End Human Trafficking
The month was April, the year 2008. I was in Brazil with my mother, learning more about her work and that of World Childhood Foundation, the organization with which she was associated. During our visit, we toured a community outreach facility located in the midst of Sao Paulo, Brazil’s largest city. The volunteers were attempting to educate and engage Sao Paulo’s poor, children and adults alike, in order to protect them from the pervasive effects of Brazilian organized crime. Specifically, they were working to protect children and young adults from the unseen horrors of the human sex trade.
For many Americans, sex trafficking is a non-issue. As a nation, we’re generally ignorant of the fact that more than 1 million children enter the sex trade every year and that human trafficking (both labor and sexual) is a $32 billion international industry. I find these numbers nauseating. Sex slavery is one of the fastest growing and most heinous criminal industries in the world, and every day we ignore its existence, it gets stronger.
In order to combat the sex trade, the world must first be informed of its existence. Widespread sexual trafficking plagues nations like Belarus, Albania, Nigeria, India, China, and Thailand. For instance, in India an estimated 2.3 million girls and women are involved in the sex industry, and according to the United Nations, 40 percent of those prostitutes are under the age of 18.
These are the numbers the world must see. In order to incite the grass roots, anti-trafficking movements vital to the sex trade’s demise, the average citizen must know the industry’s full breadth and width. If the sex trade remains hidden in the shadows, citizens will have no reason to take action.
To effectively combat trafficking, however, informing people isn’t enough. To truly combat the trade, communities must educate and engage with the industry’s most vulnerable targets: families and young children living in poverty. In order to protect these people, charitable organizations and local communities must work together to keep them off the streets. Organizations like World Childhood Foundation have been working for years to do just that. World Childhood stresses the importance of supporting small, non-governmental organizations that work to deter trafficking at its roots. Keeping poor children and families off the streets, and giving them homes, jobs, and an education, may save millions from sexual bondage.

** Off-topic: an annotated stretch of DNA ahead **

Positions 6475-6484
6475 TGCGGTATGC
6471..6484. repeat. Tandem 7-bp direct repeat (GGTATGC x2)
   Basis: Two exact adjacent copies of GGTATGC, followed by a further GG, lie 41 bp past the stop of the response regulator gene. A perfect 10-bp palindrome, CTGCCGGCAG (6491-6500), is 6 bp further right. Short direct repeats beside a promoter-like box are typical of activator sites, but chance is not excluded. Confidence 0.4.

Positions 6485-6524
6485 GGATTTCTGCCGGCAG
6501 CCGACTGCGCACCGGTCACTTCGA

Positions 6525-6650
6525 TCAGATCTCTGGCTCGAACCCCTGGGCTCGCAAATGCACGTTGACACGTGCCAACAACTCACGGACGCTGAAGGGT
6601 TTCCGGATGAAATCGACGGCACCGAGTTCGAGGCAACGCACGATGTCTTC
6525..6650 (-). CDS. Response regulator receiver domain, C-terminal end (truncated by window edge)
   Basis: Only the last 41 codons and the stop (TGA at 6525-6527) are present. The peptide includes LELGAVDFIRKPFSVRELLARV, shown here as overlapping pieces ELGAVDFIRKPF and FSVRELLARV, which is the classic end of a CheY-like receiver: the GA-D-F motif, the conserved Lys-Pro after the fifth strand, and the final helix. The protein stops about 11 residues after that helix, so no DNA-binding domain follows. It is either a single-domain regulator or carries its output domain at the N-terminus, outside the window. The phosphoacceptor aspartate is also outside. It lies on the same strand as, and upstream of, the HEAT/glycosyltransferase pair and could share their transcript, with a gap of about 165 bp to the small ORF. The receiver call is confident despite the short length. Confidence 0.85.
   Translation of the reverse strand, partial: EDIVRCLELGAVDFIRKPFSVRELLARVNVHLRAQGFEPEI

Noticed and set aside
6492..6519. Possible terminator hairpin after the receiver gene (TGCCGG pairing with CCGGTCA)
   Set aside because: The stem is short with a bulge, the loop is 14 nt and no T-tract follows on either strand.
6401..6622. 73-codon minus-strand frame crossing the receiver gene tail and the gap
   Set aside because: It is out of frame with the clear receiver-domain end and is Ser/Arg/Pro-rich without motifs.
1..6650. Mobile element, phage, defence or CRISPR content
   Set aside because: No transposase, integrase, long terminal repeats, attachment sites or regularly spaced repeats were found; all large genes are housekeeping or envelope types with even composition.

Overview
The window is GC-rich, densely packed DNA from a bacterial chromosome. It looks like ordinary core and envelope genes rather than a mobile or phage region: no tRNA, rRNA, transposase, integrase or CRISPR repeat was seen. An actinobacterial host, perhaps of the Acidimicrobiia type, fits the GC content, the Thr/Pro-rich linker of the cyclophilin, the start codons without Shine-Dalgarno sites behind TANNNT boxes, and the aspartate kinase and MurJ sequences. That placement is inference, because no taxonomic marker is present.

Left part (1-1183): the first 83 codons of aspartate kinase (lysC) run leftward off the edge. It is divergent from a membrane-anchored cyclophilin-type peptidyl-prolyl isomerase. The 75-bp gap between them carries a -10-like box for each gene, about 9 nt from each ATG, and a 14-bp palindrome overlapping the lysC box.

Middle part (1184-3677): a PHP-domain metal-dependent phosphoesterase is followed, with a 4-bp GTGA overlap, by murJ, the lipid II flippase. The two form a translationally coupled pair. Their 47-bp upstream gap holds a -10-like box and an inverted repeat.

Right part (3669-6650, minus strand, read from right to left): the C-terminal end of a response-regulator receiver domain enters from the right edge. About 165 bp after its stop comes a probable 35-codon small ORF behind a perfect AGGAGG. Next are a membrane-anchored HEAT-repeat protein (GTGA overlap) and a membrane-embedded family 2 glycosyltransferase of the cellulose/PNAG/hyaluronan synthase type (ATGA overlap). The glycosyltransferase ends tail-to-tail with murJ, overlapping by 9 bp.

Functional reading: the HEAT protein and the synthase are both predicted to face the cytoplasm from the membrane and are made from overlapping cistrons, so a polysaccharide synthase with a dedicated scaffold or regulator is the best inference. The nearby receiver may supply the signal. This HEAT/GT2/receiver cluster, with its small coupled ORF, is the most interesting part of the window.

Beyond efforts to inform the world’s populace and support local charitable organizations, changes must be made at industry and governmental levels. Codes of conduct such as ECPAT and the United Nations Global Compact offer industry leaders the opportunity to publicly express their commitment to combating human sex trafficking. These codes of conduct are especially important for the travel and hospitality industries, both of which are used heavily by the sex trade, because they give employees in those industries the tools to both identify and call attention to possible cases of sex trafficking.
At the governmental level, more nations must agree to outlaw sex trafficking and decriminalize trafficking victims. Furthermore, governments across the world ought to follow the United Nation’s lead in defining the inviolable rights of every human being and protecting those rights to the best of their ability.
Sex trafficking is a major international issue. In a world built on speed and accessibility, the trade is thriving. In order to bring these crimes to light and save millions from slavery, nations across the world must act to inform their citizens, support grass-roots organizations, and work together via international compacts and treaties.
According to the International Labor Organization, at least 1.4 million people are currently “victims of commercial sexual servitude,” and as stated, UNICEF estimates that over 1 million children enter the sex trade every year. I cannot stand idly by as millions suffer. They need our help. With international cooperation, their prayers will be answered.